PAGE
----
software development life cycle

Are you following these steps in your project lifecycle?

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Today, software is a part or wholly involved in all things around us. There are various purposes behind software development. The software has become an integral part of our lives and has made our lives easy – be it educational, professional or personal.

The software is no more extensive programming that is executed by one person. It is a result of analysis, documentation, complex structure development and maintenance. software development life cycle (SDLC) can face many challenges during each phase, but the biggest challenge is from where to start. With no defined phases of SDLC can put management in a risky situation with the waste of both time and cost.

There are six stages of software development lifecycle. Let us understand each of them in detail.

 

  1. Requirement gathering and analysis

It is a process of determining your client’s expectation for a new project. This is the very initial level of the software development lifecycle. Collect the project requirement. This phase includes project managers and analytics who collect the information and prepare documentation.

The meeting is held with project stakeholders to discuss the various areas of the project.

Collect following information in this phase.

a) Gather all the requirement from the client. Understand the purpose of the project/software.

b) Validate the information collected, fill the understanding gap, if there is any.

c) Formally document the requirements. Remember, these documents are tracked during the entire project lifecycle. Prepare a comprehensive report of understanding, diagrams which is helpful for the developers to understand the project in brief. DFD (Data flow diagram), Activity diagrams are essential to creating at this phase.

d) The final step in the requirement gathering phase is verification. This step verifies that the documented requirements are accurate and matches the expectations of the client.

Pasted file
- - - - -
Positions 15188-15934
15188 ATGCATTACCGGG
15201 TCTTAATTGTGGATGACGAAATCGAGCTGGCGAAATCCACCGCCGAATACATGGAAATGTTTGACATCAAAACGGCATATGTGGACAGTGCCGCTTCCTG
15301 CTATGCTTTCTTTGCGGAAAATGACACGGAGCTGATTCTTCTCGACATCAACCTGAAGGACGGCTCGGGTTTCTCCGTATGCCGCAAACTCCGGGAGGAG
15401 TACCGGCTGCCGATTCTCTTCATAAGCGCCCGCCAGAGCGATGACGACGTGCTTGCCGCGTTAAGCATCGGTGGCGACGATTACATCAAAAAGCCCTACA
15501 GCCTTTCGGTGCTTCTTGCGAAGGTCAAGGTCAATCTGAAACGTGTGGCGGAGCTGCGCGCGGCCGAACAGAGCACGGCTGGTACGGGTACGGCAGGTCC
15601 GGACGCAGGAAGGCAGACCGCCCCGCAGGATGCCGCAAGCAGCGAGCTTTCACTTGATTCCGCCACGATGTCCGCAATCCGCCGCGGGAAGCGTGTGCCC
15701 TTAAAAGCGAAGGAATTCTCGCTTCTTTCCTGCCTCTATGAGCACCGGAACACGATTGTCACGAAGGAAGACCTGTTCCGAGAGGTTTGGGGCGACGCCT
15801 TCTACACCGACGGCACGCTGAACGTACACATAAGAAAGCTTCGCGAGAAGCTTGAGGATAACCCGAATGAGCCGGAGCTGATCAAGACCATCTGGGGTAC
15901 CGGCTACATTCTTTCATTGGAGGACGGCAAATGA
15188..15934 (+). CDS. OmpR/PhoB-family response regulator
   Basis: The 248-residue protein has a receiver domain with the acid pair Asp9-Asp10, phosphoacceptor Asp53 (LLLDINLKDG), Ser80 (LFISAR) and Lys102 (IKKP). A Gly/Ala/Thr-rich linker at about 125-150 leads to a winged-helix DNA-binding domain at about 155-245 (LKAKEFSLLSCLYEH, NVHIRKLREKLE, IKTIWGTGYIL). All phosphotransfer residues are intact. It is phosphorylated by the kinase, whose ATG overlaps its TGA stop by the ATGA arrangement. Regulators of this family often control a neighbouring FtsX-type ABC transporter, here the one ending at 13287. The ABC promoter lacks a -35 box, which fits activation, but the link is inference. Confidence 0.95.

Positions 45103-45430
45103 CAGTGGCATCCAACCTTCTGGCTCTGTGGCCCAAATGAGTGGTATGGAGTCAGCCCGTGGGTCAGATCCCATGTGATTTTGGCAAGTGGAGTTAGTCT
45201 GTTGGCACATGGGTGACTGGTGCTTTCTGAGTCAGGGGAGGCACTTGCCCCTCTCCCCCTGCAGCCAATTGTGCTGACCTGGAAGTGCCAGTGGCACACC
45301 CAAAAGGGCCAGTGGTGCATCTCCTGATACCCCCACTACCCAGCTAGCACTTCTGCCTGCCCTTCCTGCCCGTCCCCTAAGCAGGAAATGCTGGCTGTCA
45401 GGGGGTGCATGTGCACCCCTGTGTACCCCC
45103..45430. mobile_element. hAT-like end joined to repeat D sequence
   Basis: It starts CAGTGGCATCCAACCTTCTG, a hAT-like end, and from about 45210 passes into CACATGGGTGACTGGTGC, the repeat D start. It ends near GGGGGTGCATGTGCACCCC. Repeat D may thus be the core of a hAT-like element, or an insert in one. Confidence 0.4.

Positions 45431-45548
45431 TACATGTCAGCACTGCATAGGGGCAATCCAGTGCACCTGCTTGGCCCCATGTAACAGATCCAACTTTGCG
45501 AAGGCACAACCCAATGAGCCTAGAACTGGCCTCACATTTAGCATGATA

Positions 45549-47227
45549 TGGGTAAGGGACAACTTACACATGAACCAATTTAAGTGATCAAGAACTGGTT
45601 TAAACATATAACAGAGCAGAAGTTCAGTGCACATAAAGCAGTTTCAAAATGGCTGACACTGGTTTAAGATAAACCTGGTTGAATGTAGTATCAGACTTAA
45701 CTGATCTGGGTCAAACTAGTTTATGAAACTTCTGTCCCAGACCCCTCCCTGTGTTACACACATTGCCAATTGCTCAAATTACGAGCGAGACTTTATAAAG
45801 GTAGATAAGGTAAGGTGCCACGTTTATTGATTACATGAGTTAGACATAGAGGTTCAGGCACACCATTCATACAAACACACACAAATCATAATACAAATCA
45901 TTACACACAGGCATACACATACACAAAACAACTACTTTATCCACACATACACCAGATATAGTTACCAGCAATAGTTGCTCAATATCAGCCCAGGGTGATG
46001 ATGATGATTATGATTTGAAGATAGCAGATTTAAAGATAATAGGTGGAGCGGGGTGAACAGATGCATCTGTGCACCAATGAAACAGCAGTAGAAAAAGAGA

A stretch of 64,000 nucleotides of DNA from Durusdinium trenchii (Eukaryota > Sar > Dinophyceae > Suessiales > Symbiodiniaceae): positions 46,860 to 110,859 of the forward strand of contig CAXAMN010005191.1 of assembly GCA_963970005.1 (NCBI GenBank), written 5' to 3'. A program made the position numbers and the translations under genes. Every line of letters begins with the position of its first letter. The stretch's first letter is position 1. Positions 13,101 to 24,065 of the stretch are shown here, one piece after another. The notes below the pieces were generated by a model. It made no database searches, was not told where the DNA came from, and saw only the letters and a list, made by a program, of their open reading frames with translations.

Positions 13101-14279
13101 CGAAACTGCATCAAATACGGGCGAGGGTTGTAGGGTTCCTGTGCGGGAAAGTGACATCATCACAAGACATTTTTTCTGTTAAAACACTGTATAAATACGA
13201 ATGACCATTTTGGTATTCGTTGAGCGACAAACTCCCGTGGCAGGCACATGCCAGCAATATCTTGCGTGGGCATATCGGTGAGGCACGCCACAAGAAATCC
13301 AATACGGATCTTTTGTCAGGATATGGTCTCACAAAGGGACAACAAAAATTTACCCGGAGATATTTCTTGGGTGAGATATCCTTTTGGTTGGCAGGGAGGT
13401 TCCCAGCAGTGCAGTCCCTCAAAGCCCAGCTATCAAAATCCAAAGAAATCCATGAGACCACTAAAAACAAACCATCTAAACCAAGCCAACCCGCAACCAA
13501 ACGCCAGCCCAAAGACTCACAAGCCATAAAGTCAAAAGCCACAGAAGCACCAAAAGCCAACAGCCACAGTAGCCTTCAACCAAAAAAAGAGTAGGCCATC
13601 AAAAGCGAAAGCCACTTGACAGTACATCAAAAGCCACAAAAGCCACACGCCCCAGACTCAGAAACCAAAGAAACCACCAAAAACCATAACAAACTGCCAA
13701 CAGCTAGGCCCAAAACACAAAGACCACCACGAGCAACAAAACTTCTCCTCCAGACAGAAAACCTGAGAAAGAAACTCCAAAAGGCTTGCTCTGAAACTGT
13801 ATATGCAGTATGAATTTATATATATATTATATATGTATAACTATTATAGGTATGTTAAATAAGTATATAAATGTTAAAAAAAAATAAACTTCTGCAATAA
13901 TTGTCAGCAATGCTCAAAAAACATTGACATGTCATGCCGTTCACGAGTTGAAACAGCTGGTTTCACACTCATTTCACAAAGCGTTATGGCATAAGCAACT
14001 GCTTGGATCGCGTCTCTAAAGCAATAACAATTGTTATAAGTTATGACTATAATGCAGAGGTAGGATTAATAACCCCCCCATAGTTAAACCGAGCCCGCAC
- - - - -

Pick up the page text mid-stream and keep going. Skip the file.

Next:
Requirement gathering –> Validating –> documentation –> Verification

Finally, create a document mentioning the requirement specifications. This serves as the guideline for the entire project for each stakeholder.

 

  1. Design phase

This phase begins once the client signs off the functional requirement document. Here, the client allows the design team to start creating the actual user-interface of the project.

In this phase, we create the software design as per the documented flow and client design preferences. The design phase serves as an input for the next phase which is the implementation/development phase.

 

  1. Development/coding

On receiving the design documentation, divide the entire project into smaller parts (modules), and the developer team starts actual coding.

In this phase, the main focus is on the project developers, and this can be the most extensive phase of the project development lifecycle.

Building the system –> Integrating modules –> Preparing the technical environment for software –> Approval for the testing phase

 

  1. Testing

In this phase, test and integrate all the components of the software project. There are basically two types of testing. Manual and automated.

The software may take one or two combined methods of testing depending upon the complexities involved in the software. Different kind of software tests includes security, performance, accessibility, compatibility, stress and regression tests.

Once the testing is done, the developers need to solve the error and bugs, if any.

After resolving the error, re-test the module, if time permits, re-test the entire software.

 

  1. Deployment

The deployment phase actually includes two sub-phases. A) beta deployment b) Final deployment (Live).

The beta deployment phase generally launched on a company server. Issues are being caught and resolved before the final launch. This is the time where you can implement different tests related to user monitoring.

Based on the issues found, the development team make the final changes and make the product live on the client-server and shift to the actual domain.

 

  1. Maintenance

When your client actually starts using the system, they may face some real-time issue which we need to resolve time to time. This process is known as maintenance. Maintenance doesn’t only include errors, but also includes upgrading server space, updating domain, and other minute changes to make the software perform better than before.

Why should you be following and tracking SDLC?

  1. Each phase of software development life cycle helps to ensure a common understanding between the client, project manager, developers and testers.
  2. It breaks down a complex project into manageable parts.
  3. Encourages a healthy agile development process.
  4. It helps to review the performance of each stakeholder.
  5. Lastly, Understanding and following SDLC can result in timely completion of the project.

 

Feel free to share your ideas in the comment section below.

You may also like to read Its not the data, its what you do with it.

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